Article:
AppCode starts 2016.2 EAP: Swift inspections and Live Templates, improved Rename for the mixed code and more!

Hi everyone,

Today we are starting the Early Access Program for AppCode 2016.2 EAP, with a huge number of changes available in the very first build. You’ve waited for some of them for a long time, so check it out right now!


SourceKit inspections and intentions

This build brings one of the long-awaited features from our roadmap – initial implementation of inspections and intentions in Swift. Now AppCode shows warnings and errors for Swift code in the editor right as you write it!
Swift warnings and errors in editor

To display these warnings and errors, AppCode uses SourceKit engine bundled in the Xcode version selected in AppCode settings. Moreover, most quick-fixes available for Swift in Xcode can now be used in AppCode. Just press ⌥Enter on a warning or error and select Apply Fix-it:
Swift quick-fixes
In case of several fix-its suggested for a particular code block, AppCode will display their descriptions, allowing you to select the necessary action:
Multiple Swift quick-fixes
Inspection settings are available under Preferences | Editor | Inspections | Swift | SourceKit inspections, where you can turn it on or off at any time:
Intention settings
SourceKit inspections are also available in batch mode, and here you can fix every problem step by step. For now it’s even easier with improved UI for code inspections available in this version:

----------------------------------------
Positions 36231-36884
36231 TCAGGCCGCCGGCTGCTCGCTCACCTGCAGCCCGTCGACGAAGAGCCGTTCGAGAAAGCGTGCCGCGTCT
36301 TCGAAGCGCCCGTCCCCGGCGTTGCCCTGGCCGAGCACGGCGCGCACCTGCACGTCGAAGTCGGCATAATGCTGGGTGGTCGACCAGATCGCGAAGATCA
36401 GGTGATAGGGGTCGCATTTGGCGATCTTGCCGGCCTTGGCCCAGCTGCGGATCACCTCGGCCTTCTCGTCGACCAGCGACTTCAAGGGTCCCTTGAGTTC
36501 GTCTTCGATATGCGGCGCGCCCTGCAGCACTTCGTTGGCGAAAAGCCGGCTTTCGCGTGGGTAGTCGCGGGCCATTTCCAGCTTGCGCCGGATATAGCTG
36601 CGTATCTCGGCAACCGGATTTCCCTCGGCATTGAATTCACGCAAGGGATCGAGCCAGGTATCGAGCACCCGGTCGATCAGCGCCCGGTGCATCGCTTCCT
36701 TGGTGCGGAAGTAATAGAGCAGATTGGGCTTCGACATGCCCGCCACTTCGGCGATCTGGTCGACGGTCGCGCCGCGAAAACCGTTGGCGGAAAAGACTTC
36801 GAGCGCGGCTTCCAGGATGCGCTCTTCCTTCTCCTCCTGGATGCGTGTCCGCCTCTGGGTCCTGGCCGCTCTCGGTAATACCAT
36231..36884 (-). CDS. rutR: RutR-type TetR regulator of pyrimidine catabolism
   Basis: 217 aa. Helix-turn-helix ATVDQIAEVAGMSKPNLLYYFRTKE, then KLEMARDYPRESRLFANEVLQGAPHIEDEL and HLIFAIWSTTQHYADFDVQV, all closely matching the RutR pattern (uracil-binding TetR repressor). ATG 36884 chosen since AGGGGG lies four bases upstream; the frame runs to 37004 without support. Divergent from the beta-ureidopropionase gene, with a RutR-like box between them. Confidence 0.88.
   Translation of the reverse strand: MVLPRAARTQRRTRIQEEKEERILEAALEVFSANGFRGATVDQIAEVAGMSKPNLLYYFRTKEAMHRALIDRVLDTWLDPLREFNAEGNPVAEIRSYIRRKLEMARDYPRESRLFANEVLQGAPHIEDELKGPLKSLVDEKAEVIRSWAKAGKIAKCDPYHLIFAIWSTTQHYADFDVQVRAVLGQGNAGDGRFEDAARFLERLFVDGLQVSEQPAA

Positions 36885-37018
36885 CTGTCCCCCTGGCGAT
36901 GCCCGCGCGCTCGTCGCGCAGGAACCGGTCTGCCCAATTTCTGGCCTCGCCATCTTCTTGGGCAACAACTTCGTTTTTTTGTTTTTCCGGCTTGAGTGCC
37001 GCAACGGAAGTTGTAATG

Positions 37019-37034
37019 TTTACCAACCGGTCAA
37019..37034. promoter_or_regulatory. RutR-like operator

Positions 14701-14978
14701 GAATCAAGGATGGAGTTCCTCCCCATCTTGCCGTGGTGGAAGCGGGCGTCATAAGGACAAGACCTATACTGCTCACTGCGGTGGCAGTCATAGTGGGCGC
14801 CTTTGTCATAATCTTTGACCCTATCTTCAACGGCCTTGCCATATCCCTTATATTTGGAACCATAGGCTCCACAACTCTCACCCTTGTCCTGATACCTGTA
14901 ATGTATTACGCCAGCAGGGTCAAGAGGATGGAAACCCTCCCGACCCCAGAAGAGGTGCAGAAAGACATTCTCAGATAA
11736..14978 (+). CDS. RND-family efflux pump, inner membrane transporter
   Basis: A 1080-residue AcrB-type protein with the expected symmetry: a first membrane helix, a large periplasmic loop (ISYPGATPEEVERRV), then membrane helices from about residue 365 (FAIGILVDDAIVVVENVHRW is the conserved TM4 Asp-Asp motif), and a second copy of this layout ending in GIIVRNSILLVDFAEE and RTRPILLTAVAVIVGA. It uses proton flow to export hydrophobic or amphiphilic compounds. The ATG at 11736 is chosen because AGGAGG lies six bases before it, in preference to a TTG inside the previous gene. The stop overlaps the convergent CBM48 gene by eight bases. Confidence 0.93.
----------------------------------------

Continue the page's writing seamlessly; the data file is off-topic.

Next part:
Batch mode

Live Templates

Live Templates in AppCode are similar to Xcode snippets. They contain predefined code fragments so that you can use them to insert frequently-used or custom code constructs into source code quickly. Starting with this build, Live Templates are also available for Swift language:

  • Invoke a Live Template by typing its abbreviation, or use ⌘J and select it from the list:
    Live template calls
  • Quickly iterate collections with the smart for template:
    For template

You can also add your own custom Live Templates for Swift under Preferences | Editor | Live Templates | Swift. Select predefined code context to make your live templates available only for Swift declarations, statements or any code construction:
Live templates context

Spelling inspection

In addition to the SourceKit inspections mentioned above, we decided to make the Spelling inspection available for Swift language. If you happen to mistype something in your comments or code constructs, AppCode will underline the misspelled word. Then you can fix the problem simply by pressing ⌥Enter:

Recursive resolve for shorthand arguments in closures

This feature had one of the shortest descriptions in our tracker, one simple line:

let a = {$0 + 1}

Nevertheless, it was a huge task we needed to finish as part of preparation for creating Introduce Variable and Inline Variable refactorings for Swift. This build contains an initial implementation of recursive resolve for closures in Swift, including correct resolve for shorthand arguments. This change brings the following features:

  • Now you can benefit from completion for shorthand arguments:
    Shorthand completion
  • In case the closure contains tuple as parameter, you can navigate to the actual declaration of the tuple item:

Please note that some issues with closure resolve still exist; most of them are added as sub-tickets to the base task. We will continue to work on them and will try to resolve the most important ones before the 2016.2 release.